Lindy: Are you going to go to Trisha’s wedding?

Ilsa: Yeah, I think it will be fun! Are you? I know things are still weird between you guys after she got engaged at your wedding. Major faux pas.

Lindy: I am absolutely going. And I’ll have a little announcement of my own.

Ilsa: What are you talking about?

Lindy: I’m going to announce my pregnancy at her wedding.

Ilsa: No. Lindy, you can’t do that.

Lindy: Of course I can. Tit for tat. An eye for an eye. One ruined wedding for another!

Here, Lindy uses the phrase tit for tat to imply that she will get even with Trisha by making her own announcement at her wedding.

What are synonyms and antonyms for the phrase tit for tat?

There are many different phrases that mean the equivalent to the expression tit for tat. These are called synonyms, which are words and phrases that share the same or similar definition. Synonyms are very useful to know if you are trying not to repeat yourself or if you are looking to expand your current vocabulary. This list of synonyms for the expression tit for tat is provided by Thesaurus.

  • equivalent
  • trade-off
  • vengefulness
  • retaliation
  • tooth for a tooth
  • settling of score
  • like for like
  • repayment
  • getting even
  • counterblow
  • requital
  • avenging
  • evening of score
  • quid pro quo
  • revenge
  • vengeance
  • measure for measure
  • wrath
  • something for something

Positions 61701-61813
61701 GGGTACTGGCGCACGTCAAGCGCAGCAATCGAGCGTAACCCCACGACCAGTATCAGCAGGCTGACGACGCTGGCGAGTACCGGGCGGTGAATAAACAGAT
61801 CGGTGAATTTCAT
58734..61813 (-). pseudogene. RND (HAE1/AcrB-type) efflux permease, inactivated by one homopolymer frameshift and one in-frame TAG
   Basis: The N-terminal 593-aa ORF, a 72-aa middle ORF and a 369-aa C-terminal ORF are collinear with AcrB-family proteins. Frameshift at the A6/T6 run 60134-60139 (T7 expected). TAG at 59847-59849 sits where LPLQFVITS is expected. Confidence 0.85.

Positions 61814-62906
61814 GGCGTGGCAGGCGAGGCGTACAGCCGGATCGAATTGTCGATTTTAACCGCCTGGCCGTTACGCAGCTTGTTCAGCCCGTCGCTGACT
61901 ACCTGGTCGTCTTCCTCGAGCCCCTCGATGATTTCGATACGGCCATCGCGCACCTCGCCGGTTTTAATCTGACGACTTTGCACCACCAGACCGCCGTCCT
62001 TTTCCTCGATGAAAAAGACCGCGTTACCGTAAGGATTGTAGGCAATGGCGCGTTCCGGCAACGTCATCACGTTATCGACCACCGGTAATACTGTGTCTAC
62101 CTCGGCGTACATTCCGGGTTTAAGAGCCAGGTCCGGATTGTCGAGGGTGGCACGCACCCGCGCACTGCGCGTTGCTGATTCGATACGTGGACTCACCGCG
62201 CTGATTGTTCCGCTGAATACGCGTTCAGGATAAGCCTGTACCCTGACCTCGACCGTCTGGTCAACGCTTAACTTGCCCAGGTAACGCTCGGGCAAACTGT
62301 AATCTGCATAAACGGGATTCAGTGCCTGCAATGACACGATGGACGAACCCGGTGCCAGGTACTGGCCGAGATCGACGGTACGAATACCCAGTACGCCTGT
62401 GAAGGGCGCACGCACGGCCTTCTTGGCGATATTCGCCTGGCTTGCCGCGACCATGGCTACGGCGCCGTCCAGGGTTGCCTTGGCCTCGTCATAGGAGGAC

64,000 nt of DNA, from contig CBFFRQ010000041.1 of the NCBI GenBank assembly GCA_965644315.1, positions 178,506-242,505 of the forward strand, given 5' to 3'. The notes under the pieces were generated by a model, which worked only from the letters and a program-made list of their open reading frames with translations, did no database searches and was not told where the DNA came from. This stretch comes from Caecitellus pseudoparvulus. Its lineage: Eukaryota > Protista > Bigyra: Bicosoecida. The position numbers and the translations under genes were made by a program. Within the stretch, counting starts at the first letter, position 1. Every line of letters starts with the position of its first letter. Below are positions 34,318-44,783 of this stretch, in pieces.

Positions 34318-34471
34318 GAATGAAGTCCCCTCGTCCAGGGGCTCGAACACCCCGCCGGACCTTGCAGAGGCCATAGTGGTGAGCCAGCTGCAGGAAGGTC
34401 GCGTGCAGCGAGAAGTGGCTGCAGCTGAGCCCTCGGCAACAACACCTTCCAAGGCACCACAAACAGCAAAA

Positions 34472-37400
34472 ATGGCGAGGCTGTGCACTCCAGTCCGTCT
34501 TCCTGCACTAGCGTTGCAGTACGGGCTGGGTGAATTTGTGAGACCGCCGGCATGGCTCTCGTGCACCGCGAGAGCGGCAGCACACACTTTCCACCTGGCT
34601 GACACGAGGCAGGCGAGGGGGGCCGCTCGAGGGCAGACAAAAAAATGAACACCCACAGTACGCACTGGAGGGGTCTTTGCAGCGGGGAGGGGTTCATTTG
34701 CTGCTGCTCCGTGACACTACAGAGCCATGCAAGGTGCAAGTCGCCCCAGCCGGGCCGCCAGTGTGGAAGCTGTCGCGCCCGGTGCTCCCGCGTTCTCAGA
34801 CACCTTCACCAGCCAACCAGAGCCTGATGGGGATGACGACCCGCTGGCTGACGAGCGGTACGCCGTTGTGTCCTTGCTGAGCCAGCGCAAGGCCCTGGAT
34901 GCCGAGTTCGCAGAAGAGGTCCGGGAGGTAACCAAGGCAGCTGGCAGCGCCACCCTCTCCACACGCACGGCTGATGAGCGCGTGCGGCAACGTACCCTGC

• return
  • avengement
  • eye for an eye
  • payback
  • vindication
  • reprisal
  • retribution

There are also numerous words and phrases that mean the opposite of the phrase tit for tat. These are called antonyms. Antonyms are also useful words and phrases to know when seeking to expand your vocabulary or knowledge of the English language. This list of antonyms for the phrase tit for tat are also provided by Thesaurus

  • overlook
  • extenuate
  • forgive
  • turn other cheek
  • let off
  • let pass
  • efface
  • excuse
  • wink at
  • let bygones be bygones
  • bear no malice
  • exempt
  • laugh off
  • release
  • purge
  • amnesty
  • reprieve
  • remit
  • let up on
  • exculpate
  • respite
  • exonerate
  • bury the hatchet
  • dismiss from mind
  • clear
  • allow for
  • absolve
  • forget
  • accept apology
  • kiss and make up
  • wipe slate clean
  • let it go
  • pocket
  • think no more of
  • acquit
  • let off easy
  • condone
  • make allowance
  • spring
  • commute
  • relent
  • bear with
  • palliate

Overall, the expression tit for tat refers to some form of revenge or payback in a way that is equivalent to some harm that has been done to another person. This form of revenge is often considered childish and immature.

Sources:

  1. https://www.thesaurus.com/browse/tit%20for%20tat
  2. https://www.thesaurus.com/browse/forgive
  3. https://www.phrases.org.uk/meanings/tit-for-tat.html
  4. https://www.merriam-webster.com/dictionary/tit%20for%20tat
  5. https://www.collinsdictionary.com/us/dictionary/english/tit-for-tat
  6. https://www.wordsense.eu/tit_for_tat/#:~:text=(idiomatic)%20equivalent%20retribution%2C%20an,you%20back%3B%20tit%20for%20tat.